Surprisingly FUN HOME worked fairly well at the Ahmanson. First of all, they didn't sell seats in the second balcony, bringing things in closer for the actors. And I was smart: I got us seats in the second row to make sure that we could actually see what was going on onstage.

But the reason it worked is that FUN HOME is wonderful, heartfelt theatre. The autobiographical story of Alison's coming-out and her relationship with her family, especially her closeted gay father who commits suicide, is like all the best art: very specific, yet completely universal.

Alison is portrayed at three stages of her life by three different actors: present day, successful middle-aged cartoonist Alison ... ten-year-old Alison ... and first year of college Alison. The way the creators weave the story of all three Alisons together – more than the actual music -- makes the piece work on a high emotional level. It was quite funny, quite moving, and I'm glad the TG made us go.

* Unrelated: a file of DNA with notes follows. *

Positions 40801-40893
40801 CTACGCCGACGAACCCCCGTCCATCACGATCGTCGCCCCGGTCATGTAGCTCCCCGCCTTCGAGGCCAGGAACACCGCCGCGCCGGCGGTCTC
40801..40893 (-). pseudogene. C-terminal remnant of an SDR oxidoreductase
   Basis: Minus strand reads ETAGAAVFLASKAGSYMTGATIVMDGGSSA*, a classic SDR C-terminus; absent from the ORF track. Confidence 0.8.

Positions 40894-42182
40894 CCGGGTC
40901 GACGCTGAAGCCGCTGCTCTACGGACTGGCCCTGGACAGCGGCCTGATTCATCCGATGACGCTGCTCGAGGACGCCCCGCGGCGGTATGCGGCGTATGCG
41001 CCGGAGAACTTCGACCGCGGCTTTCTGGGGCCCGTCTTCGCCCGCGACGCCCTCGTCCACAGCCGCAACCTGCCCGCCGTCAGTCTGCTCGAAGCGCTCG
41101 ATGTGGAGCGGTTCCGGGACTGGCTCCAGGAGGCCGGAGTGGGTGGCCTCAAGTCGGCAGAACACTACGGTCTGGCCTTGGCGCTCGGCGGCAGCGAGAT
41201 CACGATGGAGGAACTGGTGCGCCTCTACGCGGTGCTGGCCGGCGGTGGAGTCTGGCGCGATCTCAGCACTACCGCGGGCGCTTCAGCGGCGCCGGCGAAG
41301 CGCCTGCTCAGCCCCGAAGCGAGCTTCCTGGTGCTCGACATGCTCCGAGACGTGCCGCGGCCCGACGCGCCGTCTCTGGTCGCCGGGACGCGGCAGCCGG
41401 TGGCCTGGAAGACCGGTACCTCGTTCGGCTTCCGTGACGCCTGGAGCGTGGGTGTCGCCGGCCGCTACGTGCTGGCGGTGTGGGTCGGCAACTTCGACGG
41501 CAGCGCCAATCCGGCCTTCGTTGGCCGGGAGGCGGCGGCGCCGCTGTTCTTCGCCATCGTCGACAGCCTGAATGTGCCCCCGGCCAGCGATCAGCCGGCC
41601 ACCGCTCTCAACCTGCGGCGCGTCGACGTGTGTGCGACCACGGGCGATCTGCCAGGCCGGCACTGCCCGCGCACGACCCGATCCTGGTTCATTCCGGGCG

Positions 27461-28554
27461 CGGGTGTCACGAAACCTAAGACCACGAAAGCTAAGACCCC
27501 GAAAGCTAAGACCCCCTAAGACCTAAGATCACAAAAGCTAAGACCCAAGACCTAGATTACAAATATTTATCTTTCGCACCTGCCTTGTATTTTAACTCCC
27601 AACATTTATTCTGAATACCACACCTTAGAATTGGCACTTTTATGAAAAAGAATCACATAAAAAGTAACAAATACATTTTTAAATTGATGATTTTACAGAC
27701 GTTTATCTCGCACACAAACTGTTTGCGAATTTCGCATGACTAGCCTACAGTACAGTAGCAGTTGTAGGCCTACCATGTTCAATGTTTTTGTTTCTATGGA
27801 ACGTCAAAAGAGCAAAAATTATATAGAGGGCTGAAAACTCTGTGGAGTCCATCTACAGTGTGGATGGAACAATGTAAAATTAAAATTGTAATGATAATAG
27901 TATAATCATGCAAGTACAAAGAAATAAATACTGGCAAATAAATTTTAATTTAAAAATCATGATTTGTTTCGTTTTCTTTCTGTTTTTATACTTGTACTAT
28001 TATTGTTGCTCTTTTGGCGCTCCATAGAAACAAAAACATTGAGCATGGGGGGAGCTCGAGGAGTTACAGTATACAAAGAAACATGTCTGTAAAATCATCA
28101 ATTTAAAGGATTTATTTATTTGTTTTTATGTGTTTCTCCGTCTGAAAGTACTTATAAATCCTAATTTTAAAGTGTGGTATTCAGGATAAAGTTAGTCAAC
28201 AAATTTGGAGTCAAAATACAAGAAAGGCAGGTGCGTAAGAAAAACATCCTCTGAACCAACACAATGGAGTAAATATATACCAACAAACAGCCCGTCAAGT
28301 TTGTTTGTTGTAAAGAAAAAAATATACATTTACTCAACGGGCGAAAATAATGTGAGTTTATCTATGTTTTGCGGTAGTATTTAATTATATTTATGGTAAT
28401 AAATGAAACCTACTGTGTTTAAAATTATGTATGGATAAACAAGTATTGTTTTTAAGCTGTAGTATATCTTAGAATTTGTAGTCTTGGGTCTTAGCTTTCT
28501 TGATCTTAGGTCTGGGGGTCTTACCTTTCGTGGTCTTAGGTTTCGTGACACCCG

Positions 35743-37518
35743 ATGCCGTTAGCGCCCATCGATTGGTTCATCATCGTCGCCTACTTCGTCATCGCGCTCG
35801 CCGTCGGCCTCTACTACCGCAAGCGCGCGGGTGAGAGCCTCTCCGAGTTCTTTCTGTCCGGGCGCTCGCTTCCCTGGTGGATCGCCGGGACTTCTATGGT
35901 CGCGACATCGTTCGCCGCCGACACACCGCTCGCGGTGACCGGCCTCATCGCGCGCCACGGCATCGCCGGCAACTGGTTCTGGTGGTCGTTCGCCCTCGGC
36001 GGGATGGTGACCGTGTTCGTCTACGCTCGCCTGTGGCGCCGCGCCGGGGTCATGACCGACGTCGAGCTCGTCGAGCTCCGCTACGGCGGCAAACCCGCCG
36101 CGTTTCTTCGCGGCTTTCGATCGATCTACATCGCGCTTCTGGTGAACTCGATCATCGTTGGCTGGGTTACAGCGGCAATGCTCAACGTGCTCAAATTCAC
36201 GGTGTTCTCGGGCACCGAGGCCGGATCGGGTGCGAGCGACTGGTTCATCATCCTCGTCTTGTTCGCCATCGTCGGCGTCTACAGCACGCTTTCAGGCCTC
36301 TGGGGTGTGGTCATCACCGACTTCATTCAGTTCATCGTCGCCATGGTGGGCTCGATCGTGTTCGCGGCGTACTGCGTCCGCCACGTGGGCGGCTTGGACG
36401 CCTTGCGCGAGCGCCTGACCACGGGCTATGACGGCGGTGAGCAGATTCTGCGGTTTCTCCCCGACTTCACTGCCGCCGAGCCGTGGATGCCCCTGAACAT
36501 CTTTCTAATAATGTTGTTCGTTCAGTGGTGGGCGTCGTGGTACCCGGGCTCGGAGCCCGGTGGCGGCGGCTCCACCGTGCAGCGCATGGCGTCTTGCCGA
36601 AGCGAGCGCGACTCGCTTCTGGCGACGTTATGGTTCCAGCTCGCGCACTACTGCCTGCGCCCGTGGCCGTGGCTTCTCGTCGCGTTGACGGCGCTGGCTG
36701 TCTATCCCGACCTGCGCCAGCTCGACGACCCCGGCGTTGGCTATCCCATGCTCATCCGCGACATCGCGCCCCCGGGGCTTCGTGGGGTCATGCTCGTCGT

FUN HOME – at the Tony Awards – including the charming "Ring Of Keys"

FUN HOME – "Come to the Fun Home" – more cute kids

FUN HOME – "Changing My Major" – one of the best numbers in LA

FUN HOME – the "Flying Away" finale – when all three Alisons get together – you can hear the sobs in the audience

FUN HOME – a "Theater Talk" interview with creators Alison Bechdel, Jeanine Tesori, and Lisa Kron by Michael Riedel and my old Sarah Lawrence buddy Susan Haskins – (she was "Susie" back then)

FUN HOME – a full "Democracy Now!" special with the great Amy Goodman



Our Saturday night concert series gave us "Mirga Conducts." As if that was all that needed saying.

We've seen Mirga Grazinyte-Tyla – newly promoted Associate Conductor of the the LA Philharmonic and newly named Music Director of the City of Birmingham Symphony Orchestra – conduct several times before, and she is always a delight. Just turned 30, Lithuanian-born Mirga is one of the rising stars of the music world, and for good reason: she is a natural. Raised in a family of musicians, she was discovered as a conducting prodigy in her early twenties and is now in demand by all the leading orchestras.

She recently landed the prestigious Birmingham post, and with virtual certainty, I can predict that she will be the first woman to become Music Director at one of the major symphony orchestras. She'll probably follow in the steps of former Birmingham Symphony timebeater Sir Simon Rattle and someday become Music Director for the Berlin Philharmonic, the most prestigious conducting post in the world.